I questioned Craig Conley for an oversight in missing the letter m for slope in my last blog, but I have to give him credit for catching an oversight of mine.
I write a lot about the history of math and math words and symbols, and I thought I pretty well knew the History of &pi, so I was a little surprised to see a note that he had that said that the first person to use a single symbol for the ratio of the circumference to diameter of a circle was J. Christoph Sturm, who used the letter e for the value 3.14159.. Sturm, was considered the leading experimental physicist in Germany of his time.
Cajori writes that "perhaps the earliest use of a single letter to represent the ratio of the length of a circle to its diameter" occurs in 1689 in Mathesis enucleata by J. Christoph Sturm, who used e for 3.14159....
si diameter alicuius circuli ponatur a, circumferentiam appellari posse ea (quaecumque enim inter eas fuerit ratio, illius nomen potest designari littera e).
Cajori cites a note by A. Krazer in Euleri opera omnia as a reference for the above.
The first known use of the symbol π for its present purposes was in 1706 by William Jones, an English mathematician, although it was the use of the symbol by Euler that brought it its permanency. Euler, of course, is the one who popularized the use of e for 2.71828..., the base of the natural logarithms.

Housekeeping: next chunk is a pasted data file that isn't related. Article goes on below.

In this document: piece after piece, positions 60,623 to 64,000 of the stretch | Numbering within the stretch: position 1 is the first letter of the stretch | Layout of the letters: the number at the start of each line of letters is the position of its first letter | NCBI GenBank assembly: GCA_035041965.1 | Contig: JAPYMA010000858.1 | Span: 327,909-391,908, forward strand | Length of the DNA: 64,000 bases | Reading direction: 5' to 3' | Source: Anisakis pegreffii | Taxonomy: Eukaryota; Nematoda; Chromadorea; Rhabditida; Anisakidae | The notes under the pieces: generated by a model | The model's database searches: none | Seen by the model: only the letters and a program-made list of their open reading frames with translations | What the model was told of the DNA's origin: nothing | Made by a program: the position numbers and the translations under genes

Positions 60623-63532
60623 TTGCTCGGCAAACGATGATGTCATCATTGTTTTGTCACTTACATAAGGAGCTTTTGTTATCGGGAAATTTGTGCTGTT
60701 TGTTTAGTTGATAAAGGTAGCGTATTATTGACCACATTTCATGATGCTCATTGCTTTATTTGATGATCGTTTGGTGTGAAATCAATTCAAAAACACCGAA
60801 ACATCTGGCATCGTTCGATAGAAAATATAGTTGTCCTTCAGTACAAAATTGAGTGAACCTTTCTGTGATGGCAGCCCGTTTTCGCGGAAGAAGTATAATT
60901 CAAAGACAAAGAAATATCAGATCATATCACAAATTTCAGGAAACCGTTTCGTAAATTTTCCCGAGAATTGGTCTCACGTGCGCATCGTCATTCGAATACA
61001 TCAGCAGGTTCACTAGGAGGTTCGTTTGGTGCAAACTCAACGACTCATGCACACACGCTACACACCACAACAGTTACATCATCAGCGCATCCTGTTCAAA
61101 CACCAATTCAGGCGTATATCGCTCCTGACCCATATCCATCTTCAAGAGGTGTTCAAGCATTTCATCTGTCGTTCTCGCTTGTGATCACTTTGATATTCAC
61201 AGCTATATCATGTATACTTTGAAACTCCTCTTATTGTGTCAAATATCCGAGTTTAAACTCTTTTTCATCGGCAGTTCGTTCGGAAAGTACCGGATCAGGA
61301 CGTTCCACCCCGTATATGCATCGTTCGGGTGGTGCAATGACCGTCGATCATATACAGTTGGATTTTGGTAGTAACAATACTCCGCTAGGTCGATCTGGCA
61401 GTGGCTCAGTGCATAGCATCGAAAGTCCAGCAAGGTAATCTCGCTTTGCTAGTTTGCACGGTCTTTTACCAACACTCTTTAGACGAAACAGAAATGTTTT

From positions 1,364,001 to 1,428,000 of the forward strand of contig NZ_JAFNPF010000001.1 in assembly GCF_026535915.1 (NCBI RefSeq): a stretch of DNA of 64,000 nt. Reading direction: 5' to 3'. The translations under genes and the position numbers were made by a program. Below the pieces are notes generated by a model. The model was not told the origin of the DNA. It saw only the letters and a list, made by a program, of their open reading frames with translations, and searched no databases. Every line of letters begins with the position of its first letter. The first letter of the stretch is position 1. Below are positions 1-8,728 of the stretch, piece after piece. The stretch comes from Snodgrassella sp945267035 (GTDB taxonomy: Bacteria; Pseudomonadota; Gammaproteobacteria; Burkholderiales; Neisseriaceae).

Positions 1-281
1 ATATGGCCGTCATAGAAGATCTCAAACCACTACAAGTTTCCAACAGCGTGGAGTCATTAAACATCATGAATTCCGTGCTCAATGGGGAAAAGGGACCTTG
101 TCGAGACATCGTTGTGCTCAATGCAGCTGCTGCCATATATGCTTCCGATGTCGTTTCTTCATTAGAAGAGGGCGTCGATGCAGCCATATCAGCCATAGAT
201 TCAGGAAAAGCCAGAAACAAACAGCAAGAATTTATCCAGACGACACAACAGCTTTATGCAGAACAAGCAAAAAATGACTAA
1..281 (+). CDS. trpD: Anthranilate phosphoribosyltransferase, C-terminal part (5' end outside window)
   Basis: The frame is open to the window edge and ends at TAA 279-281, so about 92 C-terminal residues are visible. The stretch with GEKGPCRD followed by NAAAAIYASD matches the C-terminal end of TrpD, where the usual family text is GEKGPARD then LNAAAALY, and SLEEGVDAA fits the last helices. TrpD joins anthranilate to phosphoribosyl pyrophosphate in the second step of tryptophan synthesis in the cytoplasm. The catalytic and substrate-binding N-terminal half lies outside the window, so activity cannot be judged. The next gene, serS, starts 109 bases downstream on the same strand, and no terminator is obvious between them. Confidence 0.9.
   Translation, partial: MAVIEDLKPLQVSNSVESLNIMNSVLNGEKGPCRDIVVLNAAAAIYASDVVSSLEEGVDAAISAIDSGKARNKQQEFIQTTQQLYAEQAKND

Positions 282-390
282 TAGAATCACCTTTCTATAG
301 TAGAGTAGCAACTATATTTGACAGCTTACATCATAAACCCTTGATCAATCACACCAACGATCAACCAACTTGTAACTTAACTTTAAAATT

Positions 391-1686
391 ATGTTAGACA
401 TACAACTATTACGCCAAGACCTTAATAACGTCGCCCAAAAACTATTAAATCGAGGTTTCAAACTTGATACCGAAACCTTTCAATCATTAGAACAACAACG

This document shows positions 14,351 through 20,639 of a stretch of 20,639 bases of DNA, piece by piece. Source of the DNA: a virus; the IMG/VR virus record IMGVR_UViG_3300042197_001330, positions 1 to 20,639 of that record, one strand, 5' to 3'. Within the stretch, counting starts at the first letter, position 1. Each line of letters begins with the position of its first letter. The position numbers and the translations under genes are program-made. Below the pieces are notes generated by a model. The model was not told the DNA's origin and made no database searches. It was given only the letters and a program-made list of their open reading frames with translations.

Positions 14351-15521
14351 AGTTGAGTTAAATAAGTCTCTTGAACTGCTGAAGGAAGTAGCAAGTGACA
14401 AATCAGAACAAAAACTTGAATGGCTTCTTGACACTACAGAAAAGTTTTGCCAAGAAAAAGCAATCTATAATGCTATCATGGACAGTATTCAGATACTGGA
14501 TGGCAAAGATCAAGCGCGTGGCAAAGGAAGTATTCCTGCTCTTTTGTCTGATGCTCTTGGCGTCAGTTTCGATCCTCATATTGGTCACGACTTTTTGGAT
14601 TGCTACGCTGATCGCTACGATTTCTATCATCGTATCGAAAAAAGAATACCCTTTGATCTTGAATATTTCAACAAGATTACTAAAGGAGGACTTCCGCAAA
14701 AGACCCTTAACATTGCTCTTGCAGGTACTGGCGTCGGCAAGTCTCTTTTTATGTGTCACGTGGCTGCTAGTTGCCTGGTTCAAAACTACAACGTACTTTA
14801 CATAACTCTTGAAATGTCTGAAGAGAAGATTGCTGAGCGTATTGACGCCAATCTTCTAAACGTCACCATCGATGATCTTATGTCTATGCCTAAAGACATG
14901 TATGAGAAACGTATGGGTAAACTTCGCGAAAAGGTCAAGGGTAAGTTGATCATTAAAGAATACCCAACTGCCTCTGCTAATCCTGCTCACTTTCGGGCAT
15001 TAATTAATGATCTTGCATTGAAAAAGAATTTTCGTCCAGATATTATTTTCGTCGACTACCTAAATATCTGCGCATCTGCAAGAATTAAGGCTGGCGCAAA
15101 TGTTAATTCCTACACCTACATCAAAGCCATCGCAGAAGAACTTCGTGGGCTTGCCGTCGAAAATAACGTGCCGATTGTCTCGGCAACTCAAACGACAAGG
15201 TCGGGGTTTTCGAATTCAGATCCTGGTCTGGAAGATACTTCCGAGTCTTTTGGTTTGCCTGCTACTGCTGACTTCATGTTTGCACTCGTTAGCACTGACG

I had earlier mistakenly thought that Euler was the discoverer of the value, but in fact the number was published in Edward Wright's English translation of Napier's work on logarithms in 1618, almost 100 years before Euler's birth. The number represented by e is approximately 2.718281828459045... Euler actually computed the number to eight more decimal places. This was done in 1727, and would seem almost impossible accuracy for anyone else, but of Euler it was said, "Euler calculates as other men breathe."
There has been lots of speculation about why he might have chosen e, since it is almost sure that is was not for his initial. My favorite supposition is that e is the first letter in the German for one, eins as he was studying the value of x for which the area under the hyperbolic curve y= 1/x from x=1 to this value would equal one. Well, that's my story and I'm sticking to it.